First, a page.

... Give in a single note (533 field) all other details relating to the reproduction and its publication/availability, including format of the reproduction, dates of publication and/or sequential designation of issues reproduced (for serials), place and name of the agency responsible for the reproduction, date of the reproduction, physical description of the reproduction if different from the original, series statement of the reproduction (if applicable), notes relating to the reproduction (if applicable).

--*OCLC's When to Input a New Record* (http://www.oclc.org/bibformats/en/input/default.shtm)

     533 Reproduction Note

Absence or presence of field justifies a new record. Having the information in field 500  instead, does not justify a new record.

[I translate this as:  If you have the original item, do not use a record with a 533 reproduction note; if you have the reproduction, do not use a record that doesn't have a 533]


Renette Davis wrote:

Those of you who are digitizing resources in your local institutions and trying to figure out how to get the records into the Registry of Digital Masters may be interested in attending the following meeting.

Renette Davis


Intellectual Access to Preservation Data Interest Group
Saturday, January 20, 2007: 4-6pm
2B WCC (Convention Center)

Guidance for Cataloging Locally Digitized Resources for the Registry of Digital Masters

The program will include:

1)    Background on the Registry of Digital Masters and MARC fields used in digital registry records;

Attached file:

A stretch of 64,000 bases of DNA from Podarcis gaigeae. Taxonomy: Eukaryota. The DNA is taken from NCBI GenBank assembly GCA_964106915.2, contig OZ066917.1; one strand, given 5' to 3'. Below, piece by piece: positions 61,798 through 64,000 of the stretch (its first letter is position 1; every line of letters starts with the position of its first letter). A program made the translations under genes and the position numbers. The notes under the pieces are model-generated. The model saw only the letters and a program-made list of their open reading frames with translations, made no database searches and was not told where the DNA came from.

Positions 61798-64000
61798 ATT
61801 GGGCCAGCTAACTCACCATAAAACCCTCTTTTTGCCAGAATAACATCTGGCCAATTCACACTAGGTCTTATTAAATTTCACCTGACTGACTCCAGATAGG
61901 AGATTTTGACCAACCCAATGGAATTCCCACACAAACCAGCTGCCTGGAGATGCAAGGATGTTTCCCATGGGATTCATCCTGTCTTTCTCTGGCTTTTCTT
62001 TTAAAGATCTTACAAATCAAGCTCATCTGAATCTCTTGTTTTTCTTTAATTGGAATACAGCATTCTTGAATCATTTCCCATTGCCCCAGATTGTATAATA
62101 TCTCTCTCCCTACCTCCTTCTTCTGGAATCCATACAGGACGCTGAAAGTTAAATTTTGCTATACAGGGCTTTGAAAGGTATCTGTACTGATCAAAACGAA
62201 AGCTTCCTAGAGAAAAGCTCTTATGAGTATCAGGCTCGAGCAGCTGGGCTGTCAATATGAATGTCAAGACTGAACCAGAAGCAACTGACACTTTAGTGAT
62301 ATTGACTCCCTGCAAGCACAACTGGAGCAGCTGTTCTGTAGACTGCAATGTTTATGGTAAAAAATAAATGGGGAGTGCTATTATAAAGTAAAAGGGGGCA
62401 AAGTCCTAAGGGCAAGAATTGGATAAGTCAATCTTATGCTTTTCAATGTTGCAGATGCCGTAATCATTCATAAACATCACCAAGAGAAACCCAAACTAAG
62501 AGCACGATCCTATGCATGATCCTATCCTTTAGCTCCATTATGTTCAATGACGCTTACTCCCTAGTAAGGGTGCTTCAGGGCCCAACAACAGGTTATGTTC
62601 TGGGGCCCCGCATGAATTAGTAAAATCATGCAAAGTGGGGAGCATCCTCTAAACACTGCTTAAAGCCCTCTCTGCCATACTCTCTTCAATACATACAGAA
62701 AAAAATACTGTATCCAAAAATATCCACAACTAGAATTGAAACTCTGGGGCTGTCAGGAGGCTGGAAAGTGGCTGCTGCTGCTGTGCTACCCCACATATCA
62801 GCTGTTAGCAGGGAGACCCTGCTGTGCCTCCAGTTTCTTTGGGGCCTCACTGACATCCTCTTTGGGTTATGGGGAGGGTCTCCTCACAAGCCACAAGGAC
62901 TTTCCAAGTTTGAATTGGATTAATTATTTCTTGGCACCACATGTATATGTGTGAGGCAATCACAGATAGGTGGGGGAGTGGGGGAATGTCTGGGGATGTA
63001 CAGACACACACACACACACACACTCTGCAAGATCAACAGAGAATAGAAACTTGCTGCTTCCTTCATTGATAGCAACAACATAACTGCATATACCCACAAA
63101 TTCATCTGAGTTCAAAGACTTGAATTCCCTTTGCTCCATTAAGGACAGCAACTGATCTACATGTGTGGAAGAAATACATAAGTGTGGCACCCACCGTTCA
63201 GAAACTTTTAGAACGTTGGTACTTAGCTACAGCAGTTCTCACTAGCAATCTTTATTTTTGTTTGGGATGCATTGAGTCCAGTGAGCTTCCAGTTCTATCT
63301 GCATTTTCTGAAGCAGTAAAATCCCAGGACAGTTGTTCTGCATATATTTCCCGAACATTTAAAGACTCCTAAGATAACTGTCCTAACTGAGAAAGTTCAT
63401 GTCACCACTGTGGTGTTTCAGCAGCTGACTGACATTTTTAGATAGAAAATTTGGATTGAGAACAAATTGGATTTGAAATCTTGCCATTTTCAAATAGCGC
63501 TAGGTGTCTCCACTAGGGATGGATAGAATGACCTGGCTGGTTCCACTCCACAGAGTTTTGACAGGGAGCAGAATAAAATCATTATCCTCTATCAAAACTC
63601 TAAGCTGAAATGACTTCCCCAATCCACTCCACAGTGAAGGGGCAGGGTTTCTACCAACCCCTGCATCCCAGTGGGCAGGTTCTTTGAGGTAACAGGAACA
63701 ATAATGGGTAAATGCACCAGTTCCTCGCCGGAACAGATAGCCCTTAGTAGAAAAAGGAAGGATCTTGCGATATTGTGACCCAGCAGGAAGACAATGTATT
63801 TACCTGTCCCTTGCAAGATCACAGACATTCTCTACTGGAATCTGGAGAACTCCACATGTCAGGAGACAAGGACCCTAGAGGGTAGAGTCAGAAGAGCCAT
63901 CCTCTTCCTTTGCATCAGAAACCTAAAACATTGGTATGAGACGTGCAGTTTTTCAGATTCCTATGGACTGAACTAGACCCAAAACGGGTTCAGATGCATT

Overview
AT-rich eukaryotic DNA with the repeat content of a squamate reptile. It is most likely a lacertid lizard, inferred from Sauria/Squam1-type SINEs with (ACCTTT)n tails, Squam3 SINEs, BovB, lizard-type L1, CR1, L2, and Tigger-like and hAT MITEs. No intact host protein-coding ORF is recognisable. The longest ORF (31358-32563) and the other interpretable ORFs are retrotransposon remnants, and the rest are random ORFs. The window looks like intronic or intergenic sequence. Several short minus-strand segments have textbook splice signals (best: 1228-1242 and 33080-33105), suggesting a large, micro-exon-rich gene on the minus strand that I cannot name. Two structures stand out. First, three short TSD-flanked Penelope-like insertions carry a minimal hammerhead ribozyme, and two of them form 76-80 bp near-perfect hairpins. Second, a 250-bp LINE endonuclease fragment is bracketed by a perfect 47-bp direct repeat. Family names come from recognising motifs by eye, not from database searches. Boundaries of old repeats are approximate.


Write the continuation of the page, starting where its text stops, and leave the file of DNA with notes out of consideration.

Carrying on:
2)    Discussion of the draft document, "Guidance for Cataloging Locally Digitized Resources" <http://www.lib.uchicago.edu/~rd13/CIC/Guidance.html>http://www.lib.uchicago.edu/~rd13/CIC/Guidance.html

(This document has been developed by a group comprising members from: CONSER, CIC Heads of Cataloging, CIC Heads of Preservation, the PARS Intellectual Access to Preservation Data Interest Group, the DLF Registry of Digital Masters Working Group, and staff from the Library of Congress and OCLC.)


Welcome and announcements                  Tyra Grant, Interest Group co-chair (University of Kansas)
Overview and background                          Sherry Byrne (University of Chicago)
Introduction to the Digital Registry              Glenn Patton (OCLC)
Introduction to the 583 field                         Debra McKern (Library of Congress)
Cataloging guidelines to date                      Renette Davis (University of Chicago)
Harvard practice and perspective               Steven Riel (Harvard)
Questions and discussion                          All speakers above plus Rebecca Guenther (Library of Congress)